Sarah died three days before her 19th birthday. Sentenced to three years for manslaughter and with a history of self-harm, she was terrified she would be attacked by other inmates for "grassing up" her female accomplice.

A heroin addict at 16, she had been found guilty after the elderly man she and another woman harassed for money died of a heart attack.

Put in a segregated cell for her own protection, Sarah, who had been off heroin for eight months, took an overdose of prescription antidepressants and died hours later in a Manchester hospital.

"The death was not a suicide," said Campbell. "It was quite clear that my daughter did not intend to die. It was a cry for help."

Her inquest found that avoidable delays and a failure in the prison's duty of care contributed to her death.

"Everything they could have got wrong, they got wrong," Campbell said.

"It was a Saturday afternoon and Sarah, despite being on suicide watch in the segregation punishment block, somehow managed to ingest a quantity of tablets.

"But then she told prison staff what she had done. And the prison staff, including a nurse -- it's hard to believe -- walked out of the cell and locked the door, leaving Sarah unattended.

"Then there was an argument between a prison officer and a nurse about whose job it was to call an ambulance. Somebody else went off to look for some handcuffs.

"When the ambulance arrived at the prison gates it was held up for eight minutes before they let it through.

"By the time paramedics got to Sarah she was unconscious. She was taken to Wythenshawe Hospital, where doctors from three specialties tried to save her life, but she died at 7:56 p.m."

Since her daughter's death Campbell has led 26 protests at prisons where women have died.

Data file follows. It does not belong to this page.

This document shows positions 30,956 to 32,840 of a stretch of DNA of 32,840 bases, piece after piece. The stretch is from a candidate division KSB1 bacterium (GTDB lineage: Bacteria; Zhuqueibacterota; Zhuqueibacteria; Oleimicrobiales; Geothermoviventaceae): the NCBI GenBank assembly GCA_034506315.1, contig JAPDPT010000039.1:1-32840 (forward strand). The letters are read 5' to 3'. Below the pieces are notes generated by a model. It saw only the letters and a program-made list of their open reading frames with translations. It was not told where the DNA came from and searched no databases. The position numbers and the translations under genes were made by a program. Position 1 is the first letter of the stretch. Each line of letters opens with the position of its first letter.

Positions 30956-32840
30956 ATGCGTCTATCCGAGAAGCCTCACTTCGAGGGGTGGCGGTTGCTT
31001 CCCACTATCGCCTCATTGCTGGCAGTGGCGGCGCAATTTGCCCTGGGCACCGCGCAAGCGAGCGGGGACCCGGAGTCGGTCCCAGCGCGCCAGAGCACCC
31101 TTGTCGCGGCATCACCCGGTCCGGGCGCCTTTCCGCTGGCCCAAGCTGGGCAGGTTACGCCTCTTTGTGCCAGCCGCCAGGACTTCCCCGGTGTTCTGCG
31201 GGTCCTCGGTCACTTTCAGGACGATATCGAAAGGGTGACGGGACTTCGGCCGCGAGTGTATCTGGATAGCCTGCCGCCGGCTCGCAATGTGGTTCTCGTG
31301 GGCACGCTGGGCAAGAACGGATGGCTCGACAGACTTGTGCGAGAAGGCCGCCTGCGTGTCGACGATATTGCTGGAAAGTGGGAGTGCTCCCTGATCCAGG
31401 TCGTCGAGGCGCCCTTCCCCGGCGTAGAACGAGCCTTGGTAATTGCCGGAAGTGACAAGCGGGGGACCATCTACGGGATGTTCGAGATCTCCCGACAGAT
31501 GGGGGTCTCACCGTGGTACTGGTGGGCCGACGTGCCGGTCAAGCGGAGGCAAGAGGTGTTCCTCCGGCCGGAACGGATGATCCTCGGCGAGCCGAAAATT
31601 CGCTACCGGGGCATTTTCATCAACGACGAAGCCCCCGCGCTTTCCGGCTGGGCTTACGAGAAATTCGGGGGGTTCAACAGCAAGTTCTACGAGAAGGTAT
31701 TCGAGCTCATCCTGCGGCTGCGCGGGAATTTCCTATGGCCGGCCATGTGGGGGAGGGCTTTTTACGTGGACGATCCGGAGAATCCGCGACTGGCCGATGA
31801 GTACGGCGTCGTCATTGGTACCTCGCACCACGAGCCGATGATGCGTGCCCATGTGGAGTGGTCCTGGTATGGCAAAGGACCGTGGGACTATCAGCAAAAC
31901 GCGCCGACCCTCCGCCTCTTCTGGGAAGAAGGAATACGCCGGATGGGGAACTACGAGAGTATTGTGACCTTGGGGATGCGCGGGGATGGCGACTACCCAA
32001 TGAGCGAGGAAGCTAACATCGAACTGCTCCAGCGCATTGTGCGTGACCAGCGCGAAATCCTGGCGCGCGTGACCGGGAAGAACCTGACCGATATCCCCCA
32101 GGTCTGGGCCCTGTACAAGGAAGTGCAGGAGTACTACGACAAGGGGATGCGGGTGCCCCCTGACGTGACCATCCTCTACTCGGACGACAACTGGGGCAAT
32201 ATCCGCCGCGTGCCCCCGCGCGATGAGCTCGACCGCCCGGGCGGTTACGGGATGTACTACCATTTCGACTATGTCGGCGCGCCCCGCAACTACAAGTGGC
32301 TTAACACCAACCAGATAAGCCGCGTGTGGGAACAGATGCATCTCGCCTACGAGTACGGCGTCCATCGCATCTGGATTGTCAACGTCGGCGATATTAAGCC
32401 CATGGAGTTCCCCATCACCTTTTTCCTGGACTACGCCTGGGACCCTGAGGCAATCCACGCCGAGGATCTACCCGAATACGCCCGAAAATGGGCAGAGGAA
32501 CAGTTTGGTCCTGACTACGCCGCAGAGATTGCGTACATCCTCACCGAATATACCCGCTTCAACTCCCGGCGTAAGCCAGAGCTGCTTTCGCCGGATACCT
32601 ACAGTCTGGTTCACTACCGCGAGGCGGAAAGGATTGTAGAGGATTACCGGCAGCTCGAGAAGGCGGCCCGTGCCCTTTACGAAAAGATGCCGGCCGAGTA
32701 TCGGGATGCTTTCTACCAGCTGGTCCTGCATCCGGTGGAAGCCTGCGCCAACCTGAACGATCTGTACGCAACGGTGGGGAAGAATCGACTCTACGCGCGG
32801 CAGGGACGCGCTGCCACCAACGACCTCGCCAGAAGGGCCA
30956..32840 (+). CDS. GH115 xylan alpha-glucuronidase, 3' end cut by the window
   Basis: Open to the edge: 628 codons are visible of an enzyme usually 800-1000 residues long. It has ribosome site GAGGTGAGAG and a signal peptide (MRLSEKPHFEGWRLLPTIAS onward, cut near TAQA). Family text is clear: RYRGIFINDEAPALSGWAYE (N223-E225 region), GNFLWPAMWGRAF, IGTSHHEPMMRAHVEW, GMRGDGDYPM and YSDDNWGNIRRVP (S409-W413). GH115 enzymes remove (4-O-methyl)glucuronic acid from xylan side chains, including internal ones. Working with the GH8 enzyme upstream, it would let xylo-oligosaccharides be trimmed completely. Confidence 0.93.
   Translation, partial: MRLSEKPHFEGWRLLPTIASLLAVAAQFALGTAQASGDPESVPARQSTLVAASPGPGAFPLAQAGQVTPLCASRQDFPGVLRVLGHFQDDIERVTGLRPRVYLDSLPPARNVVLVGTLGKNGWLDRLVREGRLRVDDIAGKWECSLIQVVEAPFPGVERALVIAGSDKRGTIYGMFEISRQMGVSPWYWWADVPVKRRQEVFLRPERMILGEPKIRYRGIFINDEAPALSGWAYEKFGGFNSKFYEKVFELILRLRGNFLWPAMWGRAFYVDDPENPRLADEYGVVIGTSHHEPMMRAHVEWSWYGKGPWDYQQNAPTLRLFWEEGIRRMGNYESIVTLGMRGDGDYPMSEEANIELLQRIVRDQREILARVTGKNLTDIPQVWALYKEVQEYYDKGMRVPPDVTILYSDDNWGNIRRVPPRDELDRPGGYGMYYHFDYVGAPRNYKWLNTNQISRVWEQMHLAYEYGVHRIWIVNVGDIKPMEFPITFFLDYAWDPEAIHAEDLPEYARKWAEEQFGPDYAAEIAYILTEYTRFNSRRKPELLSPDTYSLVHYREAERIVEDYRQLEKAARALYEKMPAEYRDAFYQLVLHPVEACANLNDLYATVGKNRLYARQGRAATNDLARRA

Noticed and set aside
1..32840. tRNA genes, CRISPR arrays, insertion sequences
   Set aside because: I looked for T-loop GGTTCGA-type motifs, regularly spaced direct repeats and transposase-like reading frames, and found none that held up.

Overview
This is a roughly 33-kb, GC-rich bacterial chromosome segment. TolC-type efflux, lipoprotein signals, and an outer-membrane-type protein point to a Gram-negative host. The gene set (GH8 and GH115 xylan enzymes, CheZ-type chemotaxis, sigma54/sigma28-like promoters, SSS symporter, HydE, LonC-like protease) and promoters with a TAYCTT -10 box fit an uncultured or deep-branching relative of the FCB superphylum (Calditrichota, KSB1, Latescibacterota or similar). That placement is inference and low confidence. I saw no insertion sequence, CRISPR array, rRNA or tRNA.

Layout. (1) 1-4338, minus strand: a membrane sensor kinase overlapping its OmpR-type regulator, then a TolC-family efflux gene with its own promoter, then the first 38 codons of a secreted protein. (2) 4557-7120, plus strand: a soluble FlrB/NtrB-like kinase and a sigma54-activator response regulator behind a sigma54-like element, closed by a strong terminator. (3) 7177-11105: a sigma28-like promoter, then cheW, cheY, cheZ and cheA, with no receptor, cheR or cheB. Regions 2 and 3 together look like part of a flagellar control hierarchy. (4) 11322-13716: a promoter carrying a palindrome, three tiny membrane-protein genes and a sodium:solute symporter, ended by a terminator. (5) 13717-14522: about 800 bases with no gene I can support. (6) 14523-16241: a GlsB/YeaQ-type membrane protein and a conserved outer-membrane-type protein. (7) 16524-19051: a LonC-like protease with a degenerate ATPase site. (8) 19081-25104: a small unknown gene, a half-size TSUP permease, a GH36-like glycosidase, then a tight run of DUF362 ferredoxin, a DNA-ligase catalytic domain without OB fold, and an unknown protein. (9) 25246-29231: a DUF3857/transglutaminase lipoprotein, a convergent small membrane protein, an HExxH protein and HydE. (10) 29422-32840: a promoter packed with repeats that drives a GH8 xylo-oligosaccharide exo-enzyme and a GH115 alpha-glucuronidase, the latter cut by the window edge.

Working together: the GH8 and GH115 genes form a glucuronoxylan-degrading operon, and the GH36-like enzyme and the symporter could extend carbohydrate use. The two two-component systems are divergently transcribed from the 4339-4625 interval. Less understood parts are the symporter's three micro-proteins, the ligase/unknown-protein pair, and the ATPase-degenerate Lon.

"The only way I can deal with my anger and grief is that I hold prison death demonstrations," she said.

"We should not be having women suffocating themselves, hanging themselves, poisoning themselves when in the so-called care of the state."

Last year just three women died from self-inflicted deaths in prison, down from 14 in 2003, but so far this year the total has risen to seven.

Last week Campbell was in action again, upbraiding Jack Straw at a meeting of the Howard League for Penal Reform, where she is now a trustee.

"Since my daughter's death four years ago we have had 39 dead women prisoners. For a so-called modern Labour government this is utterly disgraceful," she told him.

Straw, who acknowledged that his reply would be little comfort to Campbell, said he and everyone in the prison service was concerned about women's self-inflicted deaths.

He said the Ministry of Justice would work with the Howard League and other organisations on the problem.

"I don't pretend we have a monopoly of wisdom on what kind of conditions are most likely to ensure that the depression that people can feel almost inevitably when they go to prison is not translated into self-inflicted harm or death," he said.

Afterwards Campbell said she was overwhelmed and close to tears from the emotion of the encounter.

"I want an end to women dying in the so-called care of the state.

"It takes me a lot of energy to stay calm and focused and say what I want to say without blowing my top."